Recounts Are Only as Good as They Are Allowed to Be
December 15, 2016
The existence of paper ballots is generally touted as the ultimate backstop guaranteeing the integrity of American elections, because “if there is a problem or any doubts, those ballots can always be recounted.”
They can be — but will they be?
Now we have seen three “recounts” up close and learned that, in practice, this amounts to a false and dangerous assurance. The effort to recount these ballots, where they do exist, has been blocked, subverted, and turned into a sham in each of the three states in which it has been attempted this month.
The sheer number (and variety) of obstacles that have been thrown in the path of the recount efforts in the battleground states of Wisconsin, Michigan, and Pennsylvania begs the question: What evidence are these blockades trying to hide?
In the same spirit that Rosemary Woods managed to erase just those 18 minutes of an hours-long Nixon tape that many believe to contain the “smoking gun” about the Watergate scandal, so we are led to suspect the Election 2016 smoking guns may be in places that refuse to recount by hand — counties that destroy or prevent the creation of ballot images by scanners; states that ruleagainst recounting in precincts where ballot bag seals are broken, or the number of voters does not match the number of ballots; and states whose courts, by partisan majority, simply rule that the recount cannot go forward at all.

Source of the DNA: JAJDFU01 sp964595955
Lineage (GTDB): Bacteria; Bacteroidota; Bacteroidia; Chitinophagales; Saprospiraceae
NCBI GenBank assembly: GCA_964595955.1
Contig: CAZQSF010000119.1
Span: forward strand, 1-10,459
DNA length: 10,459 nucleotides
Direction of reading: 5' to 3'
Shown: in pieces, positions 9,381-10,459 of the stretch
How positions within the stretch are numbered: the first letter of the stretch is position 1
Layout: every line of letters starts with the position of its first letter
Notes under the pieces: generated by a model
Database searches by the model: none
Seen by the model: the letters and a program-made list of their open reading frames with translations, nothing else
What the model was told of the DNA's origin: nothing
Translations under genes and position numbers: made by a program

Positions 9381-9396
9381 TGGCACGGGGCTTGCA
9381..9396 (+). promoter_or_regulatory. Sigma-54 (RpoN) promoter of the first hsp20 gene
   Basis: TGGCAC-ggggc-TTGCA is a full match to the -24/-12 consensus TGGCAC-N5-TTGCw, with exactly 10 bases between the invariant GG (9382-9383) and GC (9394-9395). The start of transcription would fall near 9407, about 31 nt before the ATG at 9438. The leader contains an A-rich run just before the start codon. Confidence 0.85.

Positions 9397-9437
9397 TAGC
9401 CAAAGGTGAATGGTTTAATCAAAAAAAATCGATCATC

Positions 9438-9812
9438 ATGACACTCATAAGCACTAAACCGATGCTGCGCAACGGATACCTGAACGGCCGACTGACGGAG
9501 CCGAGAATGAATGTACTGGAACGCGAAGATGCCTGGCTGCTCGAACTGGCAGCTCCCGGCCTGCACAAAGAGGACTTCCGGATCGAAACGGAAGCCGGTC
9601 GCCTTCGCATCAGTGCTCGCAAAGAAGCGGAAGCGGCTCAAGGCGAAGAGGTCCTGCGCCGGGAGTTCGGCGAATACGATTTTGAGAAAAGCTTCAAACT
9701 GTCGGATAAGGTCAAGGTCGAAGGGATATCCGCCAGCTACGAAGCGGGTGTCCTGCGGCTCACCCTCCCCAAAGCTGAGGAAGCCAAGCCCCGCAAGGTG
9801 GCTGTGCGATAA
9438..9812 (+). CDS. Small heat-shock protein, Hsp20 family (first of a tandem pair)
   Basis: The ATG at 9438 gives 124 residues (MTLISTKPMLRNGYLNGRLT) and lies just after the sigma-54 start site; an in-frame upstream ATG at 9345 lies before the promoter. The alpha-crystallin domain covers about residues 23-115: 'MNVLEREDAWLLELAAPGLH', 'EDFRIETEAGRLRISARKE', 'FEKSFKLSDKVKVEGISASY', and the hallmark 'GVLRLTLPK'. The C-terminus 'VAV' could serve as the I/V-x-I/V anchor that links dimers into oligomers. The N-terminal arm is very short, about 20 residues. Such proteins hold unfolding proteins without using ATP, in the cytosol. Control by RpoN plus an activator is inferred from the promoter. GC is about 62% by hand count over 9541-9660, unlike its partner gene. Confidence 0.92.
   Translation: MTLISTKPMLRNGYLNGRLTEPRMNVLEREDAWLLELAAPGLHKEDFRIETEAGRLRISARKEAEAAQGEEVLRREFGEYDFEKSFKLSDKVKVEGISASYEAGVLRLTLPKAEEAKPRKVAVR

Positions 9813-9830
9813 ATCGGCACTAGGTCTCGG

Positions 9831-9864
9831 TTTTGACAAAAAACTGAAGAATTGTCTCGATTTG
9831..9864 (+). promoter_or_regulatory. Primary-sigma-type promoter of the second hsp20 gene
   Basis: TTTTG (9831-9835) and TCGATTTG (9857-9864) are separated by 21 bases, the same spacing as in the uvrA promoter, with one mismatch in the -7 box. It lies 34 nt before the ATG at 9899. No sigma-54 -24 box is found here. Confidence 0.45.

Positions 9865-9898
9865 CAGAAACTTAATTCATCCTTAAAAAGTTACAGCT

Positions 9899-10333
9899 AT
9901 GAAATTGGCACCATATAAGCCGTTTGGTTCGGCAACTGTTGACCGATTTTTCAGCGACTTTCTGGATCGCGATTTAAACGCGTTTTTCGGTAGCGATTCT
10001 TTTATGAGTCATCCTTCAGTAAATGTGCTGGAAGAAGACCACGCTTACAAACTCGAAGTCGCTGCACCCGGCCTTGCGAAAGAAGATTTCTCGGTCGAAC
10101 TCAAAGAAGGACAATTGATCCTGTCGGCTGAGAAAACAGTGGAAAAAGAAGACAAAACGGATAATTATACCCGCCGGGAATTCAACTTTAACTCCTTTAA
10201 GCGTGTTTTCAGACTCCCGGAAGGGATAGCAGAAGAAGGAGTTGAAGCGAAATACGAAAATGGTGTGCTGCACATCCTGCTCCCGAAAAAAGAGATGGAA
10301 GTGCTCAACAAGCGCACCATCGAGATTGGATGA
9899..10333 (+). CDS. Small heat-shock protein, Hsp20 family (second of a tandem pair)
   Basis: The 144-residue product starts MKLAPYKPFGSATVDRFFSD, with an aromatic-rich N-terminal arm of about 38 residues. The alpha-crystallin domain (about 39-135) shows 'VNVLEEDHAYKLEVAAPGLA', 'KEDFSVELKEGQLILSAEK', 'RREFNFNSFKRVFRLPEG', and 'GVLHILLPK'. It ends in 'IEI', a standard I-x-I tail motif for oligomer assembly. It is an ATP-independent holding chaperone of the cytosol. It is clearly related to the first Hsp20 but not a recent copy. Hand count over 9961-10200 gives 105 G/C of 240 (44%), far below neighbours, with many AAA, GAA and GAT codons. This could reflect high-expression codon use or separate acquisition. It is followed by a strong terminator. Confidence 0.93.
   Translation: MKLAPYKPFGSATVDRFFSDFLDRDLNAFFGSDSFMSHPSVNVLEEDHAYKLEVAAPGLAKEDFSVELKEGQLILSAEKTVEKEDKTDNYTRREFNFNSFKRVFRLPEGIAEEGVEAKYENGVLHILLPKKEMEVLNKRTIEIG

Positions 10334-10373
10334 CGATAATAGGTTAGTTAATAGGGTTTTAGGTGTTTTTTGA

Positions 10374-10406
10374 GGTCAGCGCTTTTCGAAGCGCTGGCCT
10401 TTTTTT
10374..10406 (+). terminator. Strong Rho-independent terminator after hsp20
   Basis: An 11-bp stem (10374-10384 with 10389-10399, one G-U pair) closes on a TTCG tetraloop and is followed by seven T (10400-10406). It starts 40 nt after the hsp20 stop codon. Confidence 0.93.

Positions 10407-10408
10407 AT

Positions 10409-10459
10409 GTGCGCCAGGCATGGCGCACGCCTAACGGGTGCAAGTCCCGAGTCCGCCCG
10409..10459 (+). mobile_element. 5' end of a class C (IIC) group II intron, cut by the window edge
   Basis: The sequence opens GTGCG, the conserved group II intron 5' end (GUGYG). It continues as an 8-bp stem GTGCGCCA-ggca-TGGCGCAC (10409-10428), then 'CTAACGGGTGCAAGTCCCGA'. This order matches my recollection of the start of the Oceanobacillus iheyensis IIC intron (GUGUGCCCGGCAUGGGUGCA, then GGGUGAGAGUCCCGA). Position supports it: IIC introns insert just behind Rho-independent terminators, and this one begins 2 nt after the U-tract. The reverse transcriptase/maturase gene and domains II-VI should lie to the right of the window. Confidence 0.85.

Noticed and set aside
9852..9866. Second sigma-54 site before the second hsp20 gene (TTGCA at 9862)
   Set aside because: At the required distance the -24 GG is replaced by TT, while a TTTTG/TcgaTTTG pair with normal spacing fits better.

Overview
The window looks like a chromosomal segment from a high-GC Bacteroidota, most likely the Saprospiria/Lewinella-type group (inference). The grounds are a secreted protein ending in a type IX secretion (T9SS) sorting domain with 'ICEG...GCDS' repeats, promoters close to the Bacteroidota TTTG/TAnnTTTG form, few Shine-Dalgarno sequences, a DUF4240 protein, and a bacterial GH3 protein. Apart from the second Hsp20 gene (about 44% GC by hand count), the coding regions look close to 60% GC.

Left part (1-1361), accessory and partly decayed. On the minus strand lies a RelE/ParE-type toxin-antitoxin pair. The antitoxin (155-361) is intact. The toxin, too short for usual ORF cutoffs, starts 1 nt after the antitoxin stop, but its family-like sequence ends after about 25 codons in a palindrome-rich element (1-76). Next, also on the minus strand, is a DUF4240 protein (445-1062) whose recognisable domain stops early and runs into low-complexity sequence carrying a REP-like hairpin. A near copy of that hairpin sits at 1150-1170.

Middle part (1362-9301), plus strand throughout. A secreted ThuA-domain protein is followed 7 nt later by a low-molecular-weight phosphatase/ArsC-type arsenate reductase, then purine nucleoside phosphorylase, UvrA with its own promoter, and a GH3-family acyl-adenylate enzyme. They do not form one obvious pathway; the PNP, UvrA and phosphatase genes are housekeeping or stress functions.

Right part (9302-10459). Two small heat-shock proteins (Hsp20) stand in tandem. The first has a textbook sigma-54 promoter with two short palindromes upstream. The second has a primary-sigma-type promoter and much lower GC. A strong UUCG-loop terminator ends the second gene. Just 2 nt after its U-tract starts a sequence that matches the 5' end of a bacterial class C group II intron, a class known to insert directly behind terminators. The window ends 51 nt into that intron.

A combination of administrative, financial, judicial, and operational tactics were used to hamper or stymie the recount effort in each state in which it was undertaken. A few examples of these tactics:
• Refusal to hand count in Wisconsin in the very counties with the brightest forensic red flags — Outagamie, Brown, Rock, e.g., where Trump vote shares dramatically exceeded expectations.
What Would Trump Do? How We Respond to a Suspect Election
What can the nation do to awaken from this bad dream?
This one was for all the marbles. A glib way of putting it, perhaps, but I have yet to find anyone who believes that Election 2016 was an ordinary election or that it will bring in its wake anything resembling “politics as usual.” This was not Carter-Ford, not even Carter-Reagan, Nixon-Humphrey, Bush-Gore, Obama-Romney, or any of a parade of elections stretching far back down the street of American history. The direction of America, and likely of the world, has taken a sharp and possibly irrevocable turn.